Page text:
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1 of 1 people found the following review helpful By Trevor Willsmer HALL OF FAMETOP 100 REVIEWER on 21 Oct. 2006
Format: DVD
The New World is the least of Terrence Malick's limited filmography to date, and could be best described as a monotone poem. It's not exactly bad, just mundane and rather forgettable even while you're watching it, more of a self-indulgence than a genuine attempt to communicate with an audience. Visually it often seems surprisingly flat and uninspired, while the script comprises of far too many trite voice over questions s-p-o-k-e-n...v-e-r-y...s-l-o-w-l-y...i-n...h-u-s-h-e-d...t-o-n-e-s against selections from his classical music collection, which doesn't magically render them profound but simply makes the film evenly paced to the point where nothing can stand out: even the battle sequence takes time out for more musings. Another big problem is the miscasting of the inexplicably prolific Colin Farrell, a nice enough lad offscreen I'm sure but an extraordinarily limited actor who just cannot carry a picture no matter how many chances he's given. True to form he trots out his two `important picture' expressions - the Bambi-caught-in-the-headlights-of-an-oncoming-car one and the one he thinks looks serious but simply makes him look like he's not been getting enough roughage in his diet. The fact that he's outshone by Q'orianka Kilcher in her first speaking part speaks volumes of his inadequacy, although to be fair he has been worse. Indeed, among the male leads Christian Bale does much, much more with much, much less in the last third of the film, as does a typically underused Christopher Plummer in the first third.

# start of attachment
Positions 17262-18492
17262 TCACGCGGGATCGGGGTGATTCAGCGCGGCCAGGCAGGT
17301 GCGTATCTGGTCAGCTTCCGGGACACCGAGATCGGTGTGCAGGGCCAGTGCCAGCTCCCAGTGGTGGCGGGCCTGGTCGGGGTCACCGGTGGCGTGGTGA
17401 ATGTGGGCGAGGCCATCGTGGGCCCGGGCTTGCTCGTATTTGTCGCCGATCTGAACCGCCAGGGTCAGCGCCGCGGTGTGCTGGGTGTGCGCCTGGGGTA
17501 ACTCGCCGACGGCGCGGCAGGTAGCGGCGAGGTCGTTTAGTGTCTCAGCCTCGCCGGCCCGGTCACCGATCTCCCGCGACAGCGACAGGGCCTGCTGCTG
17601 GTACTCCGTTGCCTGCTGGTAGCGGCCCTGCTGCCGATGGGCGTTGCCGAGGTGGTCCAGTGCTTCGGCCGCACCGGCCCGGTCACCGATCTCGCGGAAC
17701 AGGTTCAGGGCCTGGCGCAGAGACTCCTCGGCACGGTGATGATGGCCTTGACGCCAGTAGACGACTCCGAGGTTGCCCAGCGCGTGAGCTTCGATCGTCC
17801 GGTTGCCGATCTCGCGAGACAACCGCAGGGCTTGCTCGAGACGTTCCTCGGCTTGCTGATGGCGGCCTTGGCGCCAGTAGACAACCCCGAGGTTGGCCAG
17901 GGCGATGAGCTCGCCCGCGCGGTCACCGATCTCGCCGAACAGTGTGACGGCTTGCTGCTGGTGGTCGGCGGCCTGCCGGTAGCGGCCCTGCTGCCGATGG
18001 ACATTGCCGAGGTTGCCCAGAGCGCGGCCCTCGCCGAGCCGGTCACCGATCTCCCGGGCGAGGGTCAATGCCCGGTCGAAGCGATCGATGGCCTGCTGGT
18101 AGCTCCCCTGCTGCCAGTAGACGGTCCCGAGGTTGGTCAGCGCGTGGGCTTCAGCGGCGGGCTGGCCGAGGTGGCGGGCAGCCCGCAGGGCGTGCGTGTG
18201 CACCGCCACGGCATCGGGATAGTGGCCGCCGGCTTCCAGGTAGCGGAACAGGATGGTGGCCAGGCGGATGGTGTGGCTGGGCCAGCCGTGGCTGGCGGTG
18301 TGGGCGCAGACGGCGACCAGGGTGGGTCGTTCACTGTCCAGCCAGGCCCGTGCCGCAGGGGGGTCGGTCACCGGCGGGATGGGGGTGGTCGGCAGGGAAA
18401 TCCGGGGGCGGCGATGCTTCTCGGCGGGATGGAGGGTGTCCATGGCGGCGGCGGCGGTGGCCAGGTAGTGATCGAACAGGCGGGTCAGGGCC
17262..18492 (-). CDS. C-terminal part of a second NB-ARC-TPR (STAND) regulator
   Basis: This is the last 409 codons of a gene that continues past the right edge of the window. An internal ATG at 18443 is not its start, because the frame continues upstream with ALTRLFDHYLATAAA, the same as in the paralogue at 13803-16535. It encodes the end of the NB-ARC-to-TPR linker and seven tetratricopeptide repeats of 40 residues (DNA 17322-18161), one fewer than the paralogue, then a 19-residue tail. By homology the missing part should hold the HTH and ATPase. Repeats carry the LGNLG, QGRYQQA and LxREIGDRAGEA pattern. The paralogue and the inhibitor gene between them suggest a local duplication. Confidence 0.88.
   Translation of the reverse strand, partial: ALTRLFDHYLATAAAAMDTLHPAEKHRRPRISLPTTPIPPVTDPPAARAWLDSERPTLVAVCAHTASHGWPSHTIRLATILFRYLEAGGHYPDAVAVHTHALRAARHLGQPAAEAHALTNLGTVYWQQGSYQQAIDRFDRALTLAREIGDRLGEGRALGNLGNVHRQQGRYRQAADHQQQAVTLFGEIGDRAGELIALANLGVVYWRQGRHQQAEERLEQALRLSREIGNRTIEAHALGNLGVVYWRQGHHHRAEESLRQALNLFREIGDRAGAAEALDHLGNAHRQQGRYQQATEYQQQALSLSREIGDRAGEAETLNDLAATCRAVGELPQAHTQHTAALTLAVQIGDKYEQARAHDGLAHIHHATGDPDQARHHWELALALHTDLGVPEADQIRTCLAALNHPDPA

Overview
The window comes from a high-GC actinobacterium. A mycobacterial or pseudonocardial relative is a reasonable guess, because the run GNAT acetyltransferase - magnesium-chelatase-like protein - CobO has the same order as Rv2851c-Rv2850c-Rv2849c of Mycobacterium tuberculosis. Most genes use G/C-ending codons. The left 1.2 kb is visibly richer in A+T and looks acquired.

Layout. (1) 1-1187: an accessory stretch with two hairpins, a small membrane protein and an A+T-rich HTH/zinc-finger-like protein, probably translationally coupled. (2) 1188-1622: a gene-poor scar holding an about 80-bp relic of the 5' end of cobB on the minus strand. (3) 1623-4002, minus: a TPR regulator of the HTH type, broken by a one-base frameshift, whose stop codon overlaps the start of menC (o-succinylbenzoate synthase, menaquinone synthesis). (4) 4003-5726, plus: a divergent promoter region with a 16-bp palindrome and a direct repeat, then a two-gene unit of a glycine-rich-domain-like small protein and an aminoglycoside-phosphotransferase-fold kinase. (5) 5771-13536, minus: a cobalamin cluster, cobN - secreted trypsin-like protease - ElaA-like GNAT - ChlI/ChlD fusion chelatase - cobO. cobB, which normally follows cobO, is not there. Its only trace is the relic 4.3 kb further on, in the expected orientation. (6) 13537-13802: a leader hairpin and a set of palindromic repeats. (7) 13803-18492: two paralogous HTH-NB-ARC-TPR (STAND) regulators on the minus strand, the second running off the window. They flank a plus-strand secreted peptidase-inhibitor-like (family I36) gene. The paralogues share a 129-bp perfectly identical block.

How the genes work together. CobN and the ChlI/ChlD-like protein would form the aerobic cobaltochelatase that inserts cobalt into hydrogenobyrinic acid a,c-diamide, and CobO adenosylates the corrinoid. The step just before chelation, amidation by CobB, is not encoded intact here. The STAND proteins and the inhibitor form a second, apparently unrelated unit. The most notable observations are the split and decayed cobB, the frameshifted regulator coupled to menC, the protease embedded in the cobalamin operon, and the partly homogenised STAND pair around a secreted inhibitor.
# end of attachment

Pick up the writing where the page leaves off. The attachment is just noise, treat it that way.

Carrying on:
Malick is very good at the madness and mutiny that infects the deluded settlers of Jamestown, but because it happens to people we've barely been introduced to it carries no emotional or dramatic weight.